Two years ago, when the government signed the Economic Cooperation Framework Agreement (ECFA) with China, President Ma Ying-jeou (馬英九) called a press conference where he announced that the ECFA was a big step toward ending the nation’s economic isolation. He said that it would enable us to evade the threat of economic marginalization, increase the competitiveness of China-bound exports, make Taiwan a magnet for foreign investment and invigorate domestic investment. Two years later, the ECFA has fallen short of those expectations and it is important that we strive to understand why
During a seminar the Council for Economic Planning and Development (CEPD) held in May, Minister Yiin Chii-ming (尹啟銘) said that the ECFA was little more than a framework agreement and “was never expected to have a major impact.”
Furthermore, on June 25 Ma himself admitted that efforts to sign free-trade agreements (FTAs) with other countries left a lot to be desired, and that something needed to be changed very quickly to avoid the nation’s economic marginalization.
I would like to assess the consequences of the ECFA, on four levels. First, the impact of the ECFA on the nation’s exports has been extremely limited. Last year, exports to China grew by only 8 percent, with even exports of those items on the “early harvest list” increasing by only 9.9 percent.
In addition, the amount of Taiwanese exports as a percentage of China’s import market has fallen to 7.2 percent, the lowest level since 1993.
Although the nation has signed the ECFA with China, it still does not have any similar agreements with ASEAN countries. Despite that, the growth in exports to ASEAN was three times higher than it was to China. Furthermore, over the first five months of this year, exports to China contracted by 10.2 percent, but those to ASEAN grew by 6.2 percent.
Second, there is no evidence that the ECFA has done anything to attract foreign investment — in fact, Taiwanese capital continues to flow overseas. In 2010, when the ECFA was signed, the financial crisis had passed, but the amount of foreign investment flowing into Taiwan dropped by 29 percent, to a level behind Thailand, Indonesia and Vietnam. Last year, the value of foreign investment was just US$3.4 billion. From 2008 to last year, the nation bled capital overseas at an average of US$27.7 billion per year, the most serious outflow of capital since records began. Last year was the worst, with US$50.4 billion of Taiwanese capital flowing abroad.
Third, it was originally said that signing the ECFA might benefit FTA negotiations with Singapore, but FTA talks have not been completed with any country over the past four years, and 18 months after talks with Singapore started, there have been no tangible results. Moreover, even if Taiwan does sign an FTA with Singapore, trade between the two countries represents just 3.6 percent of the nation’s total overseas trade, so the effect of such an agreement on the economy would be negligible.
Fourth, since the ECFA took effect, domestic investment in Taiwan has continued to slide. The investment rate during the 1990s was 28 percent. During the eight years the Democratic Progressive Party (DPP) was in power it stood at 23.7 percent. Over the past four years, with Ma in office, it has averaged 17.7 percent. In 2008 it was 18.4 percent; in 2009 it fell to 16.7 percent, the lowest level since 1981; in 2010 it was back up to 18.6 percent; and last year it fell to 17.2 percent, the second-lowest ever. This year the domestic investment rate is forecast to be 16.2 percent, which, if the prediction turns out to be accurate, will represent a new record low.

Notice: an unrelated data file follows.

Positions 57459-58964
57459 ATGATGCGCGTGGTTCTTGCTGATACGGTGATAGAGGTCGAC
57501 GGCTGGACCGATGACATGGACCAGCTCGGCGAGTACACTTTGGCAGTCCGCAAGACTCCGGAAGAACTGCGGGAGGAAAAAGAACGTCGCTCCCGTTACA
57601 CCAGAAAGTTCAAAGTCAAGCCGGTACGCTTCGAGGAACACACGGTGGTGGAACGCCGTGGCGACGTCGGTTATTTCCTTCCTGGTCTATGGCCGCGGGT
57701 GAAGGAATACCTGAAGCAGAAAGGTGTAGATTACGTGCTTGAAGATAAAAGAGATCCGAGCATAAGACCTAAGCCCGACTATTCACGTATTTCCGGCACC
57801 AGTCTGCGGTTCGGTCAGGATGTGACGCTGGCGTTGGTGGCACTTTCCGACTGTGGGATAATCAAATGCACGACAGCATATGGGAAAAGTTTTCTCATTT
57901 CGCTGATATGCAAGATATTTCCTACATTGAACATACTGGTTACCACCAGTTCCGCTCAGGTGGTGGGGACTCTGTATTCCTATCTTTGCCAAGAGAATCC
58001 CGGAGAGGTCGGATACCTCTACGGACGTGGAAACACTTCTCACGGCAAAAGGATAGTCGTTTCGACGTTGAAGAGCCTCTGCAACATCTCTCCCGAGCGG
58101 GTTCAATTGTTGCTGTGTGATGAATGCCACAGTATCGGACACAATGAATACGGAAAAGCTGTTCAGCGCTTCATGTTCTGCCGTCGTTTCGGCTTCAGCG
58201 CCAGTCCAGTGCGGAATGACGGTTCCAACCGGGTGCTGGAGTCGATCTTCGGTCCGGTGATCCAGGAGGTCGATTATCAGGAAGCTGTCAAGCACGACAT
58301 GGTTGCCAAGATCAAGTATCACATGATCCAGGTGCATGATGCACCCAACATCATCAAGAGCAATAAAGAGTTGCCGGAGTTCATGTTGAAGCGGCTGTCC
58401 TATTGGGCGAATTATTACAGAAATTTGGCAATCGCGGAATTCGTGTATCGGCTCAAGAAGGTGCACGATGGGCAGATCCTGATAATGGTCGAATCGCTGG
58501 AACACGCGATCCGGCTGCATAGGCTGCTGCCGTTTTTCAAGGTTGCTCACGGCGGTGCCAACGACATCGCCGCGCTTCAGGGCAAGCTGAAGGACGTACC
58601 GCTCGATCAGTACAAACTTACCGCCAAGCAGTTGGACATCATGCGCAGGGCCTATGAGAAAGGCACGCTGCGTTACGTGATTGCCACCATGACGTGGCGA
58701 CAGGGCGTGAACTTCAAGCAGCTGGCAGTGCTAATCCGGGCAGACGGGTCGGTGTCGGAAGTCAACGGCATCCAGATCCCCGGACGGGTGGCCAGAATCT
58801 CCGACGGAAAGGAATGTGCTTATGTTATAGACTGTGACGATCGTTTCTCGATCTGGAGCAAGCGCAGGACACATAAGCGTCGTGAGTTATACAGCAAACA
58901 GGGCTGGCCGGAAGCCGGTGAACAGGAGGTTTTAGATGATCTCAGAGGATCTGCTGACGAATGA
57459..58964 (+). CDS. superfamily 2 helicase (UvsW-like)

China is the nation’s biggest trading partner and the destination of the bulk of its foreign investment. It is only common sense that we sign a trade cooperation agreement. Nevertheless, the disappointing results of the ECFA to date show that Ma’s strategy is flawed and his commitment wanting.
It is also far from clear whether the ECFA will remove China’s objections to the nation negotiating FTAs with its major trading partners — the US, Japan and Europe — as Beijing itself has not yet signed FTAs with them.
In the face of fierce competitive pressure caused by rapid regional economic integration, it makes most sense for the nation to concentrate its efforts on negotiations with China and the US, prioritizing the signing of FTAs with those two countries. This should enable us to break through the political obstacles put in our way by China and maximize economic returns. The nation’s next priority should be negotiating FTAs with Japan, the EU, Southeast Asian nations and Hong Kong.
If the government wants to promote bilateral FTA negotiations it has to be prepared to promote economic liberalization and that requires reaching consensus with the opposition. Such an approach requires a thorough analysis of strengths, weaknesses, limitations and opportunities and the implementation of a set of comprehensive measures to address the conclusions of that analysis, while integrating business interests with economic restructuring.
Finally, and most crucially, the government must help get more people back into work.
Tung Chen-yuan is a professor in the Graduate Institute of Development Studies at National Chengchi University.
Translated by Paul Cooper
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